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Thursday, 28 February 1985
Page: 382


Mr SINCLAIR —I ask the Prime Minister: In the light of the New Zealand Government's position that nuclear ships are not welcome in New Zealand ports and the British Prime Minister's position that no British naval ships would visit New Zealand while this policy prevailed, could he advise the House what steps he and his Government are taking to ensure that defence co-operation and the exchange of intelligence under the five-power arrangements between Australia, New Zealand, Malaysia, Singapore and Britain do not terminate in the same way as they have under ANZUS and in the defence relationship between New Zealand and the United States of America?


Mr HAWKE —I shall make just two points in regard to the question asked by the Leader of the National Party of Australia. Firstly, I remind him that I said yesterday that we will take every step, as far as possible within the province of this Government, to ensure that, as a result of the decision that has been made by the United States, the position of Australia is not prejudiced in any way whatsoever. The Minister for Defence's answer to a question asked by the right honourable gentleman yesterday also made it clear that we would be more than prepared to brief him and the Leader of the Opposition as to what was being done to ensure that the proprieties and Australia's interests were protected.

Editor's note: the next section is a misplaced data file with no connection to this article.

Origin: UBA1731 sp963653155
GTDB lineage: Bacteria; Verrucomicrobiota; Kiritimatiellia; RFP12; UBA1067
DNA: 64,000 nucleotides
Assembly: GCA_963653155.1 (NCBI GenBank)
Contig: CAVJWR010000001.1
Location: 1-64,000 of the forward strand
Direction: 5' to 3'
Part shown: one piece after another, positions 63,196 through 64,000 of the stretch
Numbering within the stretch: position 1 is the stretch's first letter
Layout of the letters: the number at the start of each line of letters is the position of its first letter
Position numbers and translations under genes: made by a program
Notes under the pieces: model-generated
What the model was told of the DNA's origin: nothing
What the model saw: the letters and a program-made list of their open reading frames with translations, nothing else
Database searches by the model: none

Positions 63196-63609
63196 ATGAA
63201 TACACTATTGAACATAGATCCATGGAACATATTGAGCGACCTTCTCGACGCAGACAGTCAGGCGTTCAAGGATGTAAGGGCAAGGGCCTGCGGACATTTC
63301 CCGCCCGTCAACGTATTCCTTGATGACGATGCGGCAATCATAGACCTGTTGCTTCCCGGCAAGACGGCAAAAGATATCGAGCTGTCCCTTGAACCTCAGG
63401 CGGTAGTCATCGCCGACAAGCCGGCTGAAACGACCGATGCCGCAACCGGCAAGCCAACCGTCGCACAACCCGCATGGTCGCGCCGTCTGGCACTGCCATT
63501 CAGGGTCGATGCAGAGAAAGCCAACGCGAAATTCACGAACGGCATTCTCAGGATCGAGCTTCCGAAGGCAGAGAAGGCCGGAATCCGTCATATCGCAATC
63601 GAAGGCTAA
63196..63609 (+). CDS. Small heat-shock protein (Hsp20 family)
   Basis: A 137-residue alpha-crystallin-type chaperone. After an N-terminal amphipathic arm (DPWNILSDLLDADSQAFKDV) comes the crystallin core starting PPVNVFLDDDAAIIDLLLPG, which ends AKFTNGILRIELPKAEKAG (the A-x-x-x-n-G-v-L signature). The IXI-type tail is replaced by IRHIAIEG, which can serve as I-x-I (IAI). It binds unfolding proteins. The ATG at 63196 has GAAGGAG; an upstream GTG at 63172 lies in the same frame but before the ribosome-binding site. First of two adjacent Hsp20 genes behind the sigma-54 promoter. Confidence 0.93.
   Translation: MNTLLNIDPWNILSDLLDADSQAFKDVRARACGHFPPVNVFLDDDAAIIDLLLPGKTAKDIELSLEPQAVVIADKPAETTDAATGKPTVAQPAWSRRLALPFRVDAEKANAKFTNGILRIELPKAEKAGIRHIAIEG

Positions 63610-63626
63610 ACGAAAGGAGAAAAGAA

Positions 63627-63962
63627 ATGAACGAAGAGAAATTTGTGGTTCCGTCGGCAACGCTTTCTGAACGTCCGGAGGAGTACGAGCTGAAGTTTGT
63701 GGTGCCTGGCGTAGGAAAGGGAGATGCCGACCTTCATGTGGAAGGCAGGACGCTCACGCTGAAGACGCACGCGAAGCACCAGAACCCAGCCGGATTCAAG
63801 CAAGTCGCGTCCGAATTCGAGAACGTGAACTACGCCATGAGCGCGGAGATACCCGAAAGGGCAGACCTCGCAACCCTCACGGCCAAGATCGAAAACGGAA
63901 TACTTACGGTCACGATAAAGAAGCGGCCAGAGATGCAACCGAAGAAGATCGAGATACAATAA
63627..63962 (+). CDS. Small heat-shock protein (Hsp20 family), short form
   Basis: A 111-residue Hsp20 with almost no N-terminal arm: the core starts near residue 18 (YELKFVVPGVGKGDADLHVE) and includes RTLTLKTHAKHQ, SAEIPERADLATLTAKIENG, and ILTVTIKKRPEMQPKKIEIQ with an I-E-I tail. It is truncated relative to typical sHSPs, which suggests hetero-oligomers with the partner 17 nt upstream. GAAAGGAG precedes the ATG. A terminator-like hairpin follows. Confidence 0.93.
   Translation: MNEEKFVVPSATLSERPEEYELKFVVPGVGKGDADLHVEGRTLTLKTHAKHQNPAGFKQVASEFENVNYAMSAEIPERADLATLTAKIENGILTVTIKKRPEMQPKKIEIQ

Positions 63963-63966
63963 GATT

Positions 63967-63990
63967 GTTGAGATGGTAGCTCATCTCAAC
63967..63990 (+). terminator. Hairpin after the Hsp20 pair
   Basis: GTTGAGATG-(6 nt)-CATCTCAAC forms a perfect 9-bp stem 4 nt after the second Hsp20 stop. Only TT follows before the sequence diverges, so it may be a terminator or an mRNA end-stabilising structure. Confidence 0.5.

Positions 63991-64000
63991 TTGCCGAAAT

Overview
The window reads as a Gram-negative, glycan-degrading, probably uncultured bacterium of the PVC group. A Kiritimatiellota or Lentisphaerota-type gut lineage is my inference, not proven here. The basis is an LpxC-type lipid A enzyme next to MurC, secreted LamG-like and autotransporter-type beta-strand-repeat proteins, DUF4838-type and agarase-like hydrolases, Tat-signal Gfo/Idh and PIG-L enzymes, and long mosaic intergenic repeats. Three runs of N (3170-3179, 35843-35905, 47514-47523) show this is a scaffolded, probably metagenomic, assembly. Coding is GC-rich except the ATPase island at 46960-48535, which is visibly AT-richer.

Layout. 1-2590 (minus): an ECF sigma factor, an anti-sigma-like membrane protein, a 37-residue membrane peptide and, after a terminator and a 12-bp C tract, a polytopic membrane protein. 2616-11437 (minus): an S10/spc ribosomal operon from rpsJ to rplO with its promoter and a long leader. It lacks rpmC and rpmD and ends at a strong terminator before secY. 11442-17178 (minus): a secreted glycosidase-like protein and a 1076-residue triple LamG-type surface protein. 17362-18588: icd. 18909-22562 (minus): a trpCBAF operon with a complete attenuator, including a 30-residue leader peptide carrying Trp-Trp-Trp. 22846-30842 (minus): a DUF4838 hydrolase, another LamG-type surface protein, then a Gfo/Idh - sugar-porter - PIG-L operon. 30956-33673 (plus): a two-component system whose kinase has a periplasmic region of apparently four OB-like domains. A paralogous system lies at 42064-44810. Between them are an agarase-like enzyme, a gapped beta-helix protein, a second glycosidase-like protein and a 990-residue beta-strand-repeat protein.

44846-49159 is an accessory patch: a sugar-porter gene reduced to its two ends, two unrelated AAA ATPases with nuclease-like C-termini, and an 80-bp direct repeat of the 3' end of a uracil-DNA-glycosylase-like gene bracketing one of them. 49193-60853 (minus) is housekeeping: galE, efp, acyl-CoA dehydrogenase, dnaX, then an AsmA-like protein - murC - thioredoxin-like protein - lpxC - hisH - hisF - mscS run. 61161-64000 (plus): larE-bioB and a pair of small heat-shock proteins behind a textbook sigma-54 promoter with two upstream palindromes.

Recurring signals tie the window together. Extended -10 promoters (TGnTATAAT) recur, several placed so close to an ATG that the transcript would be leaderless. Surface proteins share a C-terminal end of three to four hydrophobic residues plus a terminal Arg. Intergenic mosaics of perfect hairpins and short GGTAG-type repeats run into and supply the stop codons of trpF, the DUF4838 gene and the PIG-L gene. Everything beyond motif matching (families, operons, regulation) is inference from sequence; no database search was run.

I assure the right honourable gentleman that, in this other area to which he referred, the Minister for Defence will be holding the appropriate discussions. If any action has to be taken which is necessary in the circumstances it will be taken according to the same principles. In other words, our principles are the same in that area; that is, Australia's interests and the contributions that it can make in the region will be protected. If there is any consequential flow-over into that region from the action that has been taken by the United States in regard to New Zealand, that will be taken into account in precisely the same way.